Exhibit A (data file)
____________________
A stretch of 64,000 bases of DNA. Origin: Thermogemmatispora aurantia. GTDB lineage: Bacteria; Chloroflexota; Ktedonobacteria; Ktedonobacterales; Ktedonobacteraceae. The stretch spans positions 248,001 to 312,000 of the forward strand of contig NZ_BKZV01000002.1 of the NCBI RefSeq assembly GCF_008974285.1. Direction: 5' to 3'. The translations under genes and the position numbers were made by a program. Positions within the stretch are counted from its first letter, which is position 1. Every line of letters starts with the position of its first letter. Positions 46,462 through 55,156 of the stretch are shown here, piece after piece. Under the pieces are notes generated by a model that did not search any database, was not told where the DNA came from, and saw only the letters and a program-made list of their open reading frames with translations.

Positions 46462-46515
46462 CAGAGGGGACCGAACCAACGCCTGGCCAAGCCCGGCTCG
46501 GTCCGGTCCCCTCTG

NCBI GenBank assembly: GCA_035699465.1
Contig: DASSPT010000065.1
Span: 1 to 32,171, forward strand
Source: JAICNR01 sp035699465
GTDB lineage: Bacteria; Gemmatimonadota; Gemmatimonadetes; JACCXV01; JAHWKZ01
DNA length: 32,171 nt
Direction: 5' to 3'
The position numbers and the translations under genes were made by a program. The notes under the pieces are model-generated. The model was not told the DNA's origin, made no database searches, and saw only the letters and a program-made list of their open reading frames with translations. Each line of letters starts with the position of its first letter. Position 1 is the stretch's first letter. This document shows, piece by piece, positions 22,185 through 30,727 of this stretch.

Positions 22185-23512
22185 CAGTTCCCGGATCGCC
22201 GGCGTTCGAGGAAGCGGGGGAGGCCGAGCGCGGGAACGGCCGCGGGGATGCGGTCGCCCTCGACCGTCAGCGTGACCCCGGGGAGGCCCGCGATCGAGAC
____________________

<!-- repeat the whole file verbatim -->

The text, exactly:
A stretch of 64,000 bases of DNA. Origin: Thermogemmatispora aurantia. GTDB lineage: Bacteria; Chloroflexota; Ktedonobacteria; Ktedonobacterales; Ktedonobacteraceae. The stretch spans positions 248,001 to 312,000 of the forward strand of contig NZ_BKZV01000002.1 of the NCBI RefSeq assembly GCF_008974285.1. Direction: 5' to 3'. The translations under genes and the position numbers were made by a program. Positions within the stretch are counted from its first letter, which is position 1. Every line of letters starts with the position of its first letter. Positions 46,462 through 55,156 of the stretch are shown here, piece after piece. Under the pieces are notes generated by a model that did not search any database, was not told where the DNA came from, and saw only the letters and a program-made list of their open reading frames with translations.

Positions 46462-46515
46462 CAGAGGGGACCGAACCAACGCCTGGCCAAGCCCGGCTCG
46501 GTCCGGTCCCCTCTG

NCBI GenBank assembly: GCA_035699465.1
Contig: DASSPT010000065.1
Span: 1 to 32,171, forward strand
Source: JAICNR01 sp035699465
GTDB lineage: Bacteria; Gemmatimonadota; Gemmatimonadetes; JACCXV01; JAHWKZ01
DNA length: 32,171 nt
Direction: 5' to 3'
The position numbers and the translations under genes were made by a program. The notes under the pieces are model-generated. The model was not told the DNA's origin, made no database searches, and saw only the letters and a program-made list of their open reading frames with translations. Each line of letters starts with the position of its first letter. Position 1 is the stretch's first letter. This document shows, piece by piece, positions 22,185 through 30,727 of this stretch.

Positions 22185-23512
22185 CAGTTCCCGGATCGCC
22201 GGCGTTCGAGGAAGCGGGGGAGGCCGAGCGCGGGAACGGCCGCGGGGATGCGGTCGCCCTCGACCGTCAGCGTGACCCCGGGGAGGCCCGCGATCGAGAC